A&L pulls two-year trackers
Alliance & Leicester is to pull all its two-year tracker mortgages following a surge of demand from borrowers hoping to cash in from base rate cuts.
The lender, which is currently in the process of being acquired by Santander, the Spanish owner of Abbey, says predictions of future base rate cuts have prompted a flurry of application for tracker deals.
As a result, it is withdrawing all of its two-year products from the end of today (Wednesday 22 October).
Richard Taylor, head of mortgage products at Alliance & Leicester, says: "Over the past few days we have seen a high demand for all of our two-year tracker products.
“We have, therefore, taken the decision to remove the tracker products from the range in the short term in order to manage the volume of business we are receiving at present.”
The move comes after several lenders have hiked their tracker rates.
David Hollingworth, a mortgage specialist at London & Country, says the high cost of funding for variable rate loans on the money markets (known as Libor) is putting pressure on tracker margins – forcing lenders to either put up rates or withdraw from the market.
Halifax and Nationwide have both put up their tracker rates in the past few weeks, while Abbey and Barclays (through its Woolwich brand) have unveiled two sets of price hikes.
Hollingworth says: “The mortgage market is constantly moving at the moment, and it is no surprise tracker rates are going up because Libor remains high.
“The good news is it is starting to fall at a quicker rate than we’ve seen before, but it will be a while before tracker mortgage rates come down.”
He adds: “The danger for borrowers looking to remortgage is playing a waiting game for rates to come down – but if they are on their lender’s standard variable rate they could be paying a high price for hanging on.”
Fixed-rate mortgages also show positive signs of coming down in cost, as swap rates (the funding from the money markets used to price these sorts of deals) have got a little cheaper.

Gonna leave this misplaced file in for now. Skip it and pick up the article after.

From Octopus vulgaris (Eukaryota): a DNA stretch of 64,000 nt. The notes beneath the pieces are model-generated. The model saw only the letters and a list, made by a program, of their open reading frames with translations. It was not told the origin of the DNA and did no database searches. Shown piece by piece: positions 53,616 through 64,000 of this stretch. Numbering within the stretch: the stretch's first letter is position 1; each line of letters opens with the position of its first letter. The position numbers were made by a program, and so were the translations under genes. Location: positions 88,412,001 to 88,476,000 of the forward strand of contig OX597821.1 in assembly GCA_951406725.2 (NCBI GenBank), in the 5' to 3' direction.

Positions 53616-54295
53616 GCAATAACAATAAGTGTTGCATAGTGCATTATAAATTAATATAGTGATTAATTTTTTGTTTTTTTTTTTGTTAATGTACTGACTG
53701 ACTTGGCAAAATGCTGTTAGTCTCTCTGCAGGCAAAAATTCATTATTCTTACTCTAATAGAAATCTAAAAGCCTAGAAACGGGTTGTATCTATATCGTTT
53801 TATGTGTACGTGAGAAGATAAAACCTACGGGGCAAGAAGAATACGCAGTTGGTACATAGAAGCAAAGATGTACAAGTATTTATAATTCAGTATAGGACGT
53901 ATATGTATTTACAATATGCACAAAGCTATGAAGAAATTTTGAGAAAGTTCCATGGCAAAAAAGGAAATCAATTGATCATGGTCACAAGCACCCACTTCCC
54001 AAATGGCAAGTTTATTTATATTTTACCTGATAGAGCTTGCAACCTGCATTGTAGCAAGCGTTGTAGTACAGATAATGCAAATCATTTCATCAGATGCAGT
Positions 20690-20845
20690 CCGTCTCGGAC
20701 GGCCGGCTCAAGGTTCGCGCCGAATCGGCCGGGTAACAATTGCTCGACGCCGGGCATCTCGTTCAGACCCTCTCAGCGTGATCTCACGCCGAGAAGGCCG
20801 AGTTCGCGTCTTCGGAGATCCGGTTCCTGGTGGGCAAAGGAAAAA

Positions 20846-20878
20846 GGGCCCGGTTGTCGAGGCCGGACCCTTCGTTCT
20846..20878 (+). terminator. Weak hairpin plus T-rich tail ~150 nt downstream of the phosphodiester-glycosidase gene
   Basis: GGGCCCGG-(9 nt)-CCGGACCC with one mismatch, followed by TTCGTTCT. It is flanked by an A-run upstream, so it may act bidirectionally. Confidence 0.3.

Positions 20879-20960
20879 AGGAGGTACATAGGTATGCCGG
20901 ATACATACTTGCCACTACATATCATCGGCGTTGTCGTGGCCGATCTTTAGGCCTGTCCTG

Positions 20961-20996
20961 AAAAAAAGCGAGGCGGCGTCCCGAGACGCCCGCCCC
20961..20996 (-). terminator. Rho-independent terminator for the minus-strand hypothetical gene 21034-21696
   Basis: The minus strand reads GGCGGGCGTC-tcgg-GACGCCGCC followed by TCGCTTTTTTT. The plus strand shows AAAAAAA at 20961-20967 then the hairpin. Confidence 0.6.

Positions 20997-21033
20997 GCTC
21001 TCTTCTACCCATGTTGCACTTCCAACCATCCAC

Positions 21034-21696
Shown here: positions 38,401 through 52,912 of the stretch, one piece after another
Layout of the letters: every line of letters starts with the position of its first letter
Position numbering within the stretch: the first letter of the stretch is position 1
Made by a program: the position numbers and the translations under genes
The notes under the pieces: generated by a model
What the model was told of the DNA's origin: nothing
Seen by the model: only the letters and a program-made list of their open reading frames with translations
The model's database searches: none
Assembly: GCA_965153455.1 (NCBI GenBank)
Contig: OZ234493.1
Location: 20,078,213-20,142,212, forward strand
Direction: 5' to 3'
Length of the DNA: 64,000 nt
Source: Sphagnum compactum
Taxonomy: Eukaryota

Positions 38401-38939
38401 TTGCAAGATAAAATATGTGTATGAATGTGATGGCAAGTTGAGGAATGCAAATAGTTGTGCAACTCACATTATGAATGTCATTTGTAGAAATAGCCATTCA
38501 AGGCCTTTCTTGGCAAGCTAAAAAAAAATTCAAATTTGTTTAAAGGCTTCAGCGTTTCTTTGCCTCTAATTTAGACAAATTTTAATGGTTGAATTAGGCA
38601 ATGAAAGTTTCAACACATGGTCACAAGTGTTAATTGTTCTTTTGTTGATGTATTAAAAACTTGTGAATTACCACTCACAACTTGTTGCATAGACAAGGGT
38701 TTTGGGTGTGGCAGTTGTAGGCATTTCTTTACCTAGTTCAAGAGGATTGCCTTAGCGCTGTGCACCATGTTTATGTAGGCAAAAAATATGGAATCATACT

With a tracker mortgage, the interest you pay is an agreed percentage above the Bank of England’s base rate. As the base rate rises and falls, your tracker will track these changes, and so rise and fall accordingly. If your tracker mortgage is Bank of England base rate +1% and the base rate is 5.75%, you will be paying 6.75%. Tracker rates are lower than lender’s standard variable rate (SVR) and as they are simple products for lenders to design, they usually come with lower fees than other mortgage schemes.
The London Inter-Bank Offer Rate is the rate at which banks lend to each other over the short term from overnight to five years. The LIBOR market enables banks to cover temporary shortages of capital by borrowing from banks with surpluses and vice versa and reduces the need for each bank to hold large quantities of liquid assets (cash), enabling it to release funds for more profitable lending. LIBOR rates are used to determine interest rates on many types of loan and credit products such as credit cards, adjustable rate mortgages and business loans.
This is a mutual organisation owned by its members and not by shareholders. These societies offer a range of financial services but have historically concentrated on taking deposits from savers and lending the money to borrowers as mortgages, hence the name. In the mid-1990s many societies “demutualised” and became banks. One academic study (Heffernan, 2003) found demutualised societies’ pricing on deposits and mortgages was more favourable to shareholders than to customers, with the remaining mutual building societies offering consistently better rates. In 1900, there were 2,286 building societies in the UK; in 2011, there are just 51.
Also referred to as the bank rate or the minimum lending rate, the Bank of England base rate is the lowest rate the Bank uses to discount bills of exchange. This affects consumers as it is used by mainstream lenders and banks as the basis for calculating interest rates on mortgages, loans and savings.